La Mestiza

14724 Airline Hwy. Ste. 10
Prairieville, LA

Not to be confused with the typical Mexican restaurant, La Mestiza and its big brother, Mestizo, are Louisiana Mexican restaurants, a point of clarity that chef/owner Jim Uridales wants people to know about.  With his creative menu he has managed to incorporate our delicious seafood bounty into traditional Mexican fare, creating a fusion of cuisines that is delicious and unique.

We visited La Mestiza on a Thursday evening and found it to be moderately busy, but not overcrowded.  In keeping with tradition, I felt compelled to order a margarita immediately, for professional evaluation purposes of course.  For a house margarita it was pretty good, better than most that I have had.  Just the fact that it wasn’t that disgusting neon green color that is so often seen was a good sign.

Mestiza Margarita

Mestiza Margarita

The obligatory chips and salsa were presented, and I found the salsa to be okay.  Personally I like it a bit spicier; I found this one to be a little too much on the mild side.  The addition of carrots was unusual, but I think it adds nice little hint of sweetness, which some extra heat would have paired with nicely.

Mestiza's salsa

Mestiza's salsa

The plethora of seafood dishes on the menu was instantly appealing to me.  Crawfish and spinach con queso, shrimp and crab nachos, crawfish burrito, and shrimp and Portobello quesadillas to name a few.  Although I would have loved to sample all of these, time and money dictated otherwise.  I opted for the best combination of seafood items available, the Mendoza.  This combination platter consisted of a crawfish chimichanga, shrimp and crab chili relleno, and a guacamole salad.  I requested rice in the place of the salad since I’m not a big fan of guacamole, but sadly my request got lost before I received my dish.

Mestiza Combo

Mestiza Combo

The highlight of the combo was easily the chili relleno.  The stuffing of crab and shrimp was delicious, and was great with the pepper which was softened nicely from the frying.  The chimichanga was good, not too bready as some I have had, but didn’t stand out remarkably.

The dessert offerings were fairly typical, and tempting, but this time around were skipped.  All in all, Mestiza is a nice place to go to fill the need for Mexican food, but not be subjected to the same ordinary dishes.

La Mestiza on Urbanspoon


Pimanyoli’s Sidewalk Cafe

14214 Airline Highway
Baton Rouge, LA 70817

As the temperatures rise outside, so does the appetite for good BBQ.  While Baton Rouge isn’t known for being a big BBQ town like Memphis or Kansas City, there are a few places that serve up some good stuff.  Recently I have found a new spot that is doing an excellent job on the pit.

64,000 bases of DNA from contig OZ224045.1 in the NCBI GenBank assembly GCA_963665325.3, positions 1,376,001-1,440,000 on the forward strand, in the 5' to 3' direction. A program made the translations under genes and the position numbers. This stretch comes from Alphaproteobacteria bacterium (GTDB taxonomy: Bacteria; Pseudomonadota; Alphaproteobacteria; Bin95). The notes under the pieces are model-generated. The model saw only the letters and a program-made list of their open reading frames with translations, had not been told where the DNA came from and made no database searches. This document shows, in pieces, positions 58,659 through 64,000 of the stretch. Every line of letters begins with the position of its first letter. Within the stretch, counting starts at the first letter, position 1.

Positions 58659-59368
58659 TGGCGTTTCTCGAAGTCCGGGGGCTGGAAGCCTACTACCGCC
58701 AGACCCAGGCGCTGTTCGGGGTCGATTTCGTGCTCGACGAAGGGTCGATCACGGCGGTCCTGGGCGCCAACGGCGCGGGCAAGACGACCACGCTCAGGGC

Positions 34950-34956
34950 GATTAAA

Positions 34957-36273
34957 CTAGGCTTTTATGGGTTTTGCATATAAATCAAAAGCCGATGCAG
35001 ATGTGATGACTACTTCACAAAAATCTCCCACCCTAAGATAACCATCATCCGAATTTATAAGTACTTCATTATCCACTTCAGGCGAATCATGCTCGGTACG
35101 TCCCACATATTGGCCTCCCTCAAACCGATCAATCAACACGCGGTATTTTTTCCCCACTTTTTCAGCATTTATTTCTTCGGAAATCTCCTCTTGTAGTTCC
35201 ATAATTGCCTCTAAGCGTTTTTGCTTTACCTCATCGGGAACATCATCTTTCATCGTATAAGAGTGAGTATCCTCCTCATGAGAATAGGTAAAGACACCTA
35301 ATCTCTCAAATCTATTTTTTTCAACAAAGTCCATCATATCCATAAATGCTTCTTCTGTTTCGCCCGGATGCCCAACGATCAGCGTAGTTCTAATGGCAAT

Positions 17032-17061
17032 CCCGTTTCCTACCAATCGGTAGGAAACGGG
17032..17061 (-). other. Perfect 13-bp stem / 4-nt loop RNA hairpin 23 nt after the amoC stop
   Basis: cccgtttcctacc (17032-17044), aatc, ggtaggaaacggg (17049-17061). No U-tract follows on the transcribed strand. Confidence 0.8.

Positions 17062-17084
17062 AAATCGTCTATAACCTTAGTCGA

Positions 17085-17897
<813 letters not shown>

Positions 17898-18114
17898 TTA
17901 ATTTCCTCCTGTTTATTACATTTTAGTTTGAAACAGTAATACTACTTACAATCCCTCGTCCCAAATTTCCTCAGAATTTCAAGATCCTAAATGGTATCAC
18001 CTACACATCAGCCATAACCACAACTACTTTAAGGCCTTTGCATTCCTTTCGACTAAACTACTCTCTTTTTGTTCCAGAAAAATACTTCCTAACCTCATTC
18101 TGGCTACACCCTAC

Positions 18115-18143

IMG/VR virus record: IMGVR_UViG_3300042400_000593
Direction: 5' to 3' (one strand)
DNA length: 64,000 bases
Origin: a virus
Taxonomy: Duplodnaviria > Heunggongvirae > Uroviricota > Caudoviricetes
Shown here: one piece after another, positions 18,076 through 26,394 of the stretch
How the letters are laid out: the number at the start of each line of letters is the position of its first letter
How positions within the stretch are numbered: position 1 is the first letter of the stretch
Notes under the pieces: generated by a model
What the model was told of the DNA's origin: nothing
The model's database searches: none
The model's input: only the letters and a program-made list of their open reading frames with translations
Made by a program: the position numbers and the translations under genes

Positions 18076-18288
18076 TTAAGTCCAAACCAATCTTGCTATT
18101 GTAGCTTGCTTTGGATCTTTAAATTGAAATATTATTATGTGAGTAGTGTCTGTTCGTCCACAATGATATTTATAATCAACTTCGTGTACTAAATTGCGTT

Pimanyoli’s is definitely a unique name, and is the result of combining the nicknames of the two owners.  “Piman” is Creole for pepper, and he’s the pit master, producing some excellent BBQ.  “Yoli” is short for Yolanda, who has been working as a professional caterer for over 30 years.  Both come from families that have been in the food industry for a long time.

Keeping with our melting pot of Louisiana culture, Pimanyoli’s combines the best of the country’s various BBQ techniques to create some great food.  The brisket is cooked up San Antonio style, the pulled pork on bun topped with coleslaw is straight out of Memphis, and the sauce is Carolina style, vinegary and tasty, featuring 21 different ingredients.

My first visit was for a quick lunch.  It was obvious upon entering the place that lunchtime is big here, as I lucked out to get an open table immediately.  I saw quite a few things on the menu that I wanted to check out, but chose the brisket sandwich.  Deemed the “Brisket Meltdown”, it features smoked brisket topped with grilled onions and Monterey Jack cheese.  A couple of technical things about the sandwich stood out to me, one being that there is no sauce on it.  Given the fact that sauce is available on the table, this is a good idea, providing the diner with the option of adding it.  Also, the sandwich is toasted, which is nice so that when you do pile on the sauce you won’t end up with a soggy mess.  Of course the real deal here is the meat, and it was tender with a great smoky flavor, the kind you don’t get from quickly churning out meat like some more commercial type establishments. 

On my next visit, I did a more thorough BBQ analysis, trying the pulled pork, St. Louis style ribs, and chicken.  The pork was great, tender and smoky with a good texture.  Often I find that pulled pork can be kinda ‘stringy’ and dry, but this was done right.  The chicken was also well done, and although not my favorite type of ribs, the St. Louis style served here are very good, extremely tender and juicy.  Several of the sides were tasted, the potato salad was a little too “pickle-y” for my tastes, and the sweet potato was nothing out of the ordinary.  The ones that stood out were the macaroni and cheese and the baked beans.  Pimanyoli’s resists the urge to take the easy path and serve up the quick boxed mac and cheese variety, and rather makes theirs daily from scratch using an old school recipe handed down from the owner’s mother.  It’s one of the best examples I’ve tasted in the area.  The beans were very good, not too thick and not too soupy, with a nice amount of sweetness and the bonus addition of little pieces of brisket added in.

BBQ at Pimanoylis

BBQ at Pimanoylis


BBQ at Pimanoylis

BBQ at Pimanoylis

Also sampled were the tamales.  These are delta style tamales hailing from the Newellton area of North Louisiana, just south of Vicksburg.  They are from an over eighty year old recipe and are quite tasty.  Desserts are fairly straightforward, fudge brownie with ice cream, and bread pudding with rum sauce, but the standout is the “Cobbler of the Day”.  This homemade offering features a rotating variety of fruit (blackberry, blueberry, apple or peach) and like everything else I sampled is truly authentic.